A European Union without Britain would make Germany even more dominant – but that is not necessarily what Angela Merkel wants, as Hans Kundnani explains. Other member states already resent German hegemony and the pressure on the Chancellor to solve the migrant crisis would only increase.
Chancellor Angela Merkel has made it clear that she thinks a British withdrawal from the European Union would be bad for Germany. Ahead of the European Council last week, she told the Bundestag that keeping Britain in the EU was “not just in Britain’s but also in Germany’s interest”. She supported David Cameron in his renegotiation of the UK’s relationship with the EU, while at the same time seeking to defend the principles of freedom of movement and non-discrimination.
The usual argument that Germans – particularly on the right – make is that, were the UK to leave the EU, Germany would lose a liberal ally on economic policy and be left alone in the EU with more protectionist countries such as France. It is sometimes even said that Germany benefits from the UK’s more aggressive attempts to reform the EU. A good example is Cameron’s drive, as part of the renegotiation, to increase Europe’s “competitiveness” – one of Merkel’s favourite words.
However, this argument that Germany and the UK are like-minded countries is a little disingenuous, because Germany is not quite as liberal as is sometimes suggested. While it is all for trade liberalisation beyond the EU, it is one of the countries that has blocked internal steps such as the completion of the single market in services. Germany has a somewhat schizophrenic economy with a hyper-competitive export industry but a rather protected service sector. Germans also have different views on financial services – even on the right, for example, there is support for a financial transactions tax. In short, Germany is aligned with the UK on some but not all issues.
The real question therefore is whether Germany would be more or less powerful within the EU without the UK. At a first glance, it seems like a straightforward question. Germany would be more powerful within the EU if the UK were to leave simply because its relative weight – expressed, for example, in voting in the European Council or seats in the European Parliament – would be increased. Indeed, some officials from other EU member states – even those that are usually seen as aligned with German views or opposed to British ones – say in private that this is precisely why they do not think it would be in their interests for the UK to leave.
Since the euro crisis began in 2010, there has been much discussion about German “hegemony” within the EU. The events of the last six years, in particular the refugee crisis, have demonstrated the limits of German power as much as the extent of it. Moreover, the UK is already outside of the euro and Schengen areas, where most of the bitterest intra-EU battles now take place. Nevertheless, some fear that were the UK to leave the EU altogether, Germany would really be a hegemon. They say that none of the other four large member states – France, Italy, Poland and Spain – would be able to “counterbalance” German power.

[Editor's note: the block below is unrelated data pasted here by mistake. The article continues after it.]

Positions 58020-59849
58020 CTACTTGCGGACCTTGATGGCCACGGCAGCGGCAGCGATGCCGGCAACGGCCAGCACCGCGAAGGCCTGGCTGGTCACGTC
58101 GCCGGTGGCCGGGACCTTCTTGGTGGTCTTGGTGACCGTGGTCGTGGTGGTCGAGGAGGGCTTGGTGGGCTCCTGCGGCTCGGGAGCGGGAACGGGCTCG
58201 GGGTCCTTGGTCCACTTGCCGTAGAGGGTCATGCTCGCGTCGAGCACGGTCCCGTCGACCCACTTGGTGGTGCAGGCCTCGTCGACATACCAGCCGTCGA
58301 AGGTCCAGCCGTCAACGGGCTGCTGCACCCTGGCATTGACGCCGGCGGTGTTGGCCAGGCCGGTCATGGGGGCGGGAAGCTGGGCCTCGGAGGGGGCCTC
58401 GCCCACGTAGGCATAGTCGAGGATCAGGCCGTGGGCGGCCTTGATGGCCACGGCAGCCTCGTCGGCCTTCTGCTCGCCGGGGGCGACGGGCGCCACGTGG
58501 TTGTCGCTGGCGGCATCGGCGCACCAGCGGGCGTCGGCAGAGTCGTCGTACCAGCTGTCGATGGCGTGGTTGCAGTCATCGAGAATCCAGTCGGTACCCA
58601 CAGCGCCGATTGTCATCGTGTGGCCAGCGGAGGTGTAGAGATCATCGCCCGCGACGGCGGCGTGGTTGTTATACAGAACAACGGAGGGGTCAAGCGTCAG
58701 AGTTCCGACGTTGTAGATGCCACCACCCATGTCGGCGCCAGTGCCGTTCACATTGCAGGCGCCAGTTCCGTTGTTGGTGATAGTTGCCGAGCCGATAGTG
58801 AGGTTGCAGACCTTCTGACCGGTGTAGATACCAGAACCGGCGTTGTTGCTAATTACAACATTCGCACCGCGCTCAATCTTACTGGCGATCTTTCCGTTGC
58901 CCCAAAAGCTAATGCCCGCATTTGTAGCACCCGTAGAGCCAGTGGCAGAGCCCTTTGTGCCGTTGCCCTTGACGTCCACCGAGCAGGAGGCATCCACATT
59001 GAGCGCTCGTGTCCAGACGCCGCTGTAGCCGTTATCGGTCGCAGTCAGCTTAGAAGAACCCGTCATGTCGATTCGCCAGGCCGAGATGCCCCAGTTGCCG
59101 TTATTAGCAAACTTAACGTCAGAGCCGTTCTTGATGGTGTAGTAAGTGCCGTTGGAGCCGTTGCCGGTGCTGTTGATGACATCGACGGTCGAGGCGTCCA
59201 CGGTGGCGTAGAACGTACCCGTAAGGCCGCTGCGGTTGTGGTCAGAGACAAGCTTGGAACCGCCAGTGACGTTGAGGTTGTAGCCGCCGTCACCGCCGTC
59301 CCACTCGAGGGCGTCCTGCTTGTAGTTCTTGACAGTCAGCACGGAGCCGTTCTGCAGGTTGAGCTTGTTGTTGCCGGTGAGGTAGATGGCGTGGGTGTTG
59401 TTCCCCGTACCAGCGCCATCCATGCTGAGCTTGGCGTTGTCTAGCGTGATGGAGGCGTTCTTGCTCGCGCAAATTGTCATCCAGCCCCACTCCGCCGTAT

However, this is to exaggerate the real extent of German power in the EU. Even within the eurozone, Germany makes up only 28 percent of total GDP – France (21 percent) and Italy (16 percent) together make up a bigger share. This illustrates that Germany is not a hegemon at all – with or without the UK – but rather a “semi-hegemon”. In that sense, as I argue in my book, The Paradox of German Power, Germany has returned to the position it occupied in Europe between 1871 and 1945 – except in geo-economic rather than geopolitical form.
Part of the nature of this semi-hegemonic position is that it leads to a perception of dominance and therefore resistance – in particular through the formation of coalitions to balance against German power. Indeed, that has been part of the story of what has happened in Europe since the beginning of the euro crisis: the south has resisted Germany on economic policy and the east has resisted it on refugee policy. In both cases, Germany has been accused of “imperialism”.
A British withdrawal from the EU could increase this perception of German dominance – and with it the pressure on other countries to form coalitions to “counterbalance” against German power. Paradoxically, therefore, Germany could in reality be weaker in an EU without the UK. Meanwhile, given its greater relative weight, expectations of Germany would likely increase further – leading to even greater anger at Germany than at present for its inability or unwillingness to solve Europe’s problems.
Some Germans – especially federalists such as Wolfgang Schäuble – might like the idea of an EU without the UK. In particular, it is tempting to think the EU would be able to move ahead more quickly with further steps in integration without its most difficult member state blocking them or demanding opt-outs. It would certainly make the EU more synonymous with the eurozone (Denmark would be the only remaining country with a permanent “opt-out” from Economic and Monetary Union) and potentially more homogenous and less messy in institutional terms. But most Germans, including Merkel, know deep down that, ultimately, an EU without the UK would be bad for them.
This post represents the views of the author and not those of the BrexitVote blog, nor the LSE.
Hans Kundnani is the former research director of the European Council on Foreign Relations and the author of The Paradox of German Power.